In modern cars, this steering technique is used only when the vehicle is moving very slowly or is stopped, and the vehicle needs to be turned in a very sharp angle. For hand-over-hand steering:

    • one hand grasps the wheel and pushes the wheel up, over, and down;
    • at the same time the other hand releases the wheel and passes across the forearm to grip the wheel on the far side;
    • this hand then pulls the side of the wheel up, over the top, and down; and
    • these movements continue as long as necessary to turn the wheel as much as needed.


    Brakes play a vital role in your family’s safety when on the road. Brakes pads or shoes provide stopping power for your vehicle and should be in good working order. They usually last about 30,000 miles, depending on the driving conditions. Refer to the owner’s manual for recommended maintenance tips for your brakes.

    Anti-lock Braking System (ABS)

    Cars with anti-lock braking systems automatically check the system when the car is started. In order to stop suddenly in an ABS equipped vehicle, you must use firm brake pressure and maintain this pressure on the brake pedal even if you feel it pulsing or hear a grinding noise. The ABS system pulses the brake 15 times a second to avoid lockup and allows your wheels to keep rolling. Rolling wheels allow you to steer—you cannot change direction if your wheels are sliding. You and your teen should practice applying the hard braking mode in a vacant parking lot before having to use this crash-avoidance technology in a real emergency.

    Air Bags

    Driver and Front Passenger air bags are designed to inflate in a frontal impact. Drivers should sit at least 10 inches from the air bag because it inflates to six or seven inches in size at speeds up to 200 mph. Tilt the steering wheel as far down as comfortable to point at your chest, not at your face. Always wear a seat belt and secure children in the rear seat. To reduce forearm and hand injuries, hands should be placed on the lower half of the steering wheel, with knuckles on the outside and thumbs stretched along the rim of the wheel.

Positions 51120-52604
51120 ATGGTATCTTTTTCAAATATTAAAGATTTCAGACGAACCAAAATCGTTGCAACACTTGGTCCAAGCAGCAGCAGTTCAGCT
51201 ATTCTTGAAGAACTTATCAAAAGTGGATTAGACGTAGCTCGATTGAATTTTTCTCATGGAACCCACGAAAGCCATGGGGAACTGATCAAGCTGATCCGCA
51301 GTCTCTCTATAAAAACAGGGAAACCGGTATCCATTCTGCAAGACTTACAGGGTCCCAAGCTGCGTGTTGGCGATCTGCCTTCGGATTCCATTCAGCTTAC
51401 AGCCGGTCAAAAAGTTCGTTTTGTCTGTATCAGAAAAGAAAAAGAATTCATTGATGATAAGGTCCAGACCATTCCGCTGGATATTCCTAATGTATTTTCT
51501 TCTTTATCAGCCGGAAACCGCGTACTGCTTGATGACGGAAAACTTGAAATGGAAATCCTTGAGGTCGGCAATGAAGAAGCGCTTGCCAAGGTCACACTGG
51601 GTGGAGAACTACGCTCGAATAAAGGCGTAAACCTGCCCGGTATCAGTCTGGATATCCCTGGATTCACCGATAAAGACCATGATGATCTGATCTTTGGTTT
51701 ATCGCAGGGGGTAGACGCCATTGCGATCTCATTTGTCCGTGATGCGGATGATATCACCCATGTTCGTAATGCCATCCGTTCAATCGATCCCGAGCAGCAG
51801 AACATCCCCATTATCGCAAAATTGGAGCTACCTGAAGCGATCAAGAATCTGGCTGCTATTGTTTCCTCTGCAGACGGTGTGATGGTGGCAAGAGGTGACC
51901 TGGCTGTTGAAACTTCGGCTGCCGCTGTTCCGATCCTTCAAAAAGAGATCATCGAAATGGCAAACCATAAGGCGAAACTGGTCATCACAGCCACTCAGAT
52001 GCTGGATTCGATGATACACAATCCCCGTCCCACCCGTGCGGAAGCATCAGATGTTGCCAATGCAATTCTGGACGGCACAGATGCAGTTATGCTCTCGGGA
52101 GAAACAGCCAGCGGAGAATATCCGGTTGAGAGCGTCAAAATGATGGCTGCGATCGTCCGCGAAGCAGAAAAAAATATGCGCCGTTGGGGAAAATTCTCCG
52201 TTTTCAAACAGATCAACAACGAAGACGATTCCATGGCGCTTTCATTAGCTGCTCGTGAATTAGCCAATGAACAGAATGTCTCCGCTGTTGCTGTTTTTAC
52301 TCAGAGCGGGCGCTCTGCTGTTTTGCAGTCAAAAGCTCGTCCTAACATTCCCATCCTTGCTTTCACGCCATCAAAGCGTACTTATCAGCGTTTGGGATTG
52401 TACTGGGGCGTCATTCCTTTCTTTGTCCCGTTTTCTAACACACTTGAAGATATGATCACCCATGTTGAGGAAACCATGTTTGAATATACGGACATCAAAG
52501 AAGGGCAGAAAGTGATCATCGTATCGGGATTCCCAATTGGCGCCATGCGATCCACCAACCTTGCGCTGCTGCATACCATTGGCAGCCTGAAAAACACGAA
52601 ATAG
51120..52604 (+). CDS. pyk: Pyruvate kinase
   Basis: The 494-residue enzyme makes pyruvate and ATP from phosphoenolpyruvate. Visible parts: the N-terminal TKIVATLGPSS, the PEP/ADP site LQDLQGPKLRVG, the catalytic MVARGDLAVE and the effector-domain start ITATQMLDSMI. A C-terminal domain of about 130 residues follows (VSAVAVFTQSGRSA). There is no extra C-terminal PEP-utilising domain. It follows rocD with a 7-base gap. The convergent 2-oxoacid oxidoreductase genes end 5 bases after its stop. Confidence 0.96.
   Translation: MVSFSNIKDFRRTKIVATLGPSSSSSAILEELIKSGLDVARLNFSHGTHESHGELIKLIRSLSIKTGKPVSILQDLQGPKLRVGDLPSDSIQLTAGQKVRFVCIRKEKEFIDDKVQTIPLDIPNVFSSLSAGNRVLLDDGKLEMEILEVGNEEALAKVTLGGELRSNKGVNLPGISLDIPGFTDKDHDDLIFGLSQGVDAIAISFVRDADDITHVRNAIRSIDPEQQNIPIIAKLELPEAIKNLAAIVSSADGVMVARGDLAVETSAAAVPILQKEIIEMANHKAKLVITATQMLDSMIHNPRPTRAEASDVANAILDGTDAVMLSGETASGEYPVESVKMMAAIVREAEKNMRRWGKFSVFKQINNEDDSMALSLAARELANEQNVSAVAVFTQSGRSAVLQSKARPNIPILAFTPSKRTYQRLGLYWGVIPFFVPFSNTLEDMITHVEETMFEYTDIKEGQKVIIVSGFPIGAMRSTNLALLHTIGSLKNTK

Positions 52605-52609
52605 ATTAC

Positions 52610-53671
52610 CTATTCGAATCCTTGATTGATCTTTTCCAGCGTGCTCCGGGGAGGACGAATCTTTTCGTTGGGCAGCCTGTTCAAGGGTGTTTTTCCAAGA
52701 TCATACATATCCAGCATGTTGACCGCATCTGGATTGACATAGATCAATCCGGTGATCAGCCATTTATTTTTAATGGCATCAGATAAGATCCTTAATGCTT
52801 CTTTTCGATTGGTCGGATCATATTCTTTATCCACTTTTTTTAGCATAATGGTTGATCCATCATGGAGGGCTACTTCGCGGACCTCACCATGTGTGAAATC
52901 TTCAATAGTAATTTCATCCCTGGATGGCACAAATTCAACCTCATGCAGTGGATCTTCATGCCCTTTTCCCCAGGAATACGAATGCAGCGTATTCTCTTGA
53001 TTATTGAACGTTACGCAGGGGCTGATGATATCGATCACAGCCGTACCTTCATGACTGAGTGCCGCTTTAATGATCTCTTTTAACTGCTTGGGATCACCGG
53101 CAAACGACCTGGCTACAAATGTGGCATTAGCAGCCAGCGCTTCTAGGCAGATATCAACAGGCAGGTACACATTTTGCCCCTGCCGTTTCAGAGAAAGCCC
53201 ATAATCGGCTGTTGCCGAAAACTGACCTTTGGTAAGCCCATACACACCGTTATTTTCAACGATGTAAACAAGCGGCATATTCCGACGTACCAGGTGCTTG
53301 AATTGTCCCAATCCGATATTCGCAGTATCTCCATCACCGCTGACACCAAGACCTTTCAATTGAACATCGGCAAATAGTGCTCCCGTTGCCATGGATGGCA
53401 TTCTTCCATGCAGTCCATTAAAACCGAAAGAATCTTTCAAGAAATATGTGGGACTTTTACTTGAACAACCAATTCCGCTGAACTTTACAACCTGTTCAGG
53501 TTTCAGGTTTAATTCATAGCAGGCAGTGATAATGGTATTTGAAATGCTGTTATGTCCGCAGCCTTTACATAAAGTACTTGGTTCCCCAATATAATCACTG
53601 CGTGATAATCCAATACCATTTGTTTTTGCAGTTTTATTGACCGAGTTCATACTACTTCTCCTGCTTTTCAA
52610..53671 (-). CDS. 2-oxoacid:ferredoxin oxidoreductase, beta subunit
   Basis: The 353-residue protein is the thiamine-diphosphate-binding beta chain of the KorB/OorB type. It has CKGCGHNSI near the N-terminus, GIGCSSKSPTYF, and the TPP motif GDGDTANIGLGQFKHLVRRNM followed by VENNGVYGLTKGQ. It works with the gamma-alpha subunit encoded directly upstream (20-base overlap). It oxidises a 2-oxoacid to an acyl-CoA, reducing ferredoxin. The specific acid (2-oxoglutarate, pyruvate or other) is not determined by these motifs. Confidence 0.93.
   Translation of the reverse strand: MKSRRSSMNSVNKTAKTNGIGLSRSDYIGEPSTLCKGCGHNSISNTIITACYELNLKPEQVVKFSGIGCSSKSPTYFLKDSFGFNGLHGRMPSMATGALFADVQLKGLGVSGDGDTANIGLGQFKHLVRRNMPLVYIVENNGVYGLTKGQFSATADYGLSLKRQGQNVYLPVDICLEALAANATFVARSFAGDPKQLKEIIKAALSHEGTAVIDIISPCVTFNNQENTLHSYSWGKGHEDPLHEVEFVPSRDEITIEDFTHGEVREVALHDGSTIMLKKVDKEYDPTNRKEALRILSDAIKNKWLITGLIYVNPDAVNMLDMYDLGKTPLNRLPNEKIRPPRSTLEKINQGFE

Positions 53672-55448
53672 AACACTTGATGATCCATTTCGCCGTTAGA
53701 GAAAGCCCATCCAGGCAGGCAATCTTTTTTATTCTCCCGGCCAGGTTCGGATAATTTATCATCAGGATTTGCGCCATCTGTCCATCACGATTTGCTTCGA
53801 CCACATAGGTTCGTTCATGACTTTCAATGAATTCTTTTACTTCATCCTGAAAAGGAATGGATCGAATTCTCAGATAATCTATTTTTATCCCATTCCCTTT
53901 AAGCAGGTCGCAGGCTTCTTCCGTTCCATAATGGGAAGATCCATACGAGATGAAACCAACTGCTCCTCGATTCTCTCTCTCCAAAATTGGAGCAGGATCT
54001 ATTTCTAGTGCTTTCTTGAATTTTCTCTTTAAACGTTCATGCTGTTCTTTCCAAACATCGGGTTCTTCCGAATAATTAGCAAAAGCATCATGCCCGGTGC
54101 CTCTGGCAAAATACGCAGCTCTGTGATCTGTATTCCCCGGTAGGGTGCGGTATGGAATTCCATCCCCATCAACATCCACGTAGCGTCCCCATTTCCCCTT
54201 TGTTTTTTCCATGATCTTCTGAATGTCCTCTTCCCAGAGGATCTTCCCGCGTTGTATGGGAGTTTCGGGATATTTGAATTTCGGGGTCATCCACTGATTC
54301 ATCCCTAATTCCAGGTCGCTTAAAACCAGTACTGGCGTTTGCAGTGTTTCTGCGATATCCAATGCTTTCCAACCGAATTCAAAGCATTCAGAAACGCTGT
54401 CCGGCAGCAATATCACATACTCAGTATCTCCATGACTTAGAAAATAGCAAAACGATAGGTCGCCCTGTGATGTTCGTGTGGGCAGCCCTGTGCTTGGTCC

Side Impact air bags are designed to protect the torso and head in side impact crash. Care should be taken not to sit too close to the door or to lean towards the air bag.

    Traction Control

    Traction control systems monitor any difference in rotational speed between the front and rear wheels. This differential in wheel rotation may occur on uneven or slippery surfaces. When the system is activated, an automated combination of brake and/or engine control comes into play to provide controlled acceleration and tire traction.

    Contemporary Mirror Setting

    Adjust the inside mirror so that it frames the entire rear window and becomes the primary mirror for viewing what’s behind the vehicle. Adjust side mirrors to reduce the blind spot and headlight glare from the rear. Adjust the left side mirror by leaning your head towards the left side window, and set the left mirror so that the driver can barely see the side of the car. To adjust the right side mirror, lean to the right over the center console, and set the right mirror so the driver can barely see this side of the car. These adjustments provide a 15 degree viewing area to each side of the vehicle. This mirror setting reduces the overlap between the inside and sideview mirrors and allows the driver to monitor the adjacent lane. Traditional settings overlap with the rearview mirror view and should only be used if the view of the highway from the inside rearview mirror is blocked.

    Backup Camera